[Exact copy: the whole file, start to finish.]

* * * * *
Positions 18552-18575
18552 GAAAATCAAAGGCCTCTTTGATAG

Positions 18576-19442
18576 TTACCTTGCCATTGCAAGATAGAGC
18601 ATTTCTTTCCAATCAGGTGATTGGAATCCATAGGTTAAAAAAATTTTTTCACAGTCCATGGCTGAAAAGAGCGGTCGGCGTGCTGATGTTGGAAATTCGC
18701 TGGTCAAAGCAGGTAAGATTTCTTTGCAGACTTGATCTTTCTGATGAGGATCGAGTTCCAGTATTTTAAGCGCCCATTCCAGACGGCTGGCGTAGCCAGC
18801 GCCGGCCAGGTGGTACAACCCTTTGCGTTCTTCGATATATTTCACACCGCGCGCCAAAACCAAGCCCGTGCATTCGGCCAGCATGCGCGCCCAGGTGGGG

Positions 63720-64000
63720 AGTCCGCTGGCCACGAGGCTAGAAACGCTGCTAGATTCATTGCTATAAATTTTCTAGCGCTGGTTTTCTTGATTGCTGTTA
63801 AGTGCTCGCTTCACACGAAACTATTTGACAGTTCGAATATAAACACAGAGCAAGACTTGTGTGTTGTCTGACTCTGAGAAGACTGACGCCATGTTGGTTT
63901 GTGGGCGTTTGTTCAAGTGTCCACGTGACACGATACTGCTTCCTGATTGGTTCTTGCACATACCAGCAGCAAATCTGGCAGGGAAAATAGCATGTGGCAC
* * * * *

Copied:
Positions 18552-18575
18552 GAAAATCAAAGGCCTCTTTGATAG

Positions 18576-19442
18576 TTACCTTGCCATTGCAAGATAGAGC
18601 ATTTCTTTCCAATCAGGTGATTGGAATCCATAGGTTAAAAAAATTTTTTCACAGTCCATGGCTGAAAAGAGCGGTCGGCGTGCTGATGTTGGAAATTCGC
18701 TGGTCAAAGCAGGTAAGATTTCTTTGCAGACTTGATCTTTCTGATGAGGATCGAGTTCCAGTATTTTAAGCGCCCATTCCAGACGGCTGGCGTAGCCAGC
18801 GCCGGCCAGGTGGTACAACCCTTTGCGTTCTTCGATATATTTCACACCGCGCGCCAAAACCAAGCCCGTGCATTCGGCCAGCATGCGCGCCCAGGTGGGG

Positions 63720-64000
63720 AGTCCGCTGGCCACGAGGCTAGAAACGCTGCTAGATTCATTGCTATAAATTTTCTAGCGCTGGTTTTCTTGATTGCTGTTA
63801 AGTGCTCGCTTCACACGAAACTATTTGACAGTTCGAATATAAACACAGAGCAAGACTTGTGTGTTGTCTGACTCTGAGAAGACTGACGCCATGTTGGTTT
63901 GTGGGCGTTTGTTCAAGTGTCCACGTGACACGATACTGCTTCCTGATTGGTTCTTGCACATACCAGCAGCAAATCTGGCAGGGAAAATAGCATGTGGCAC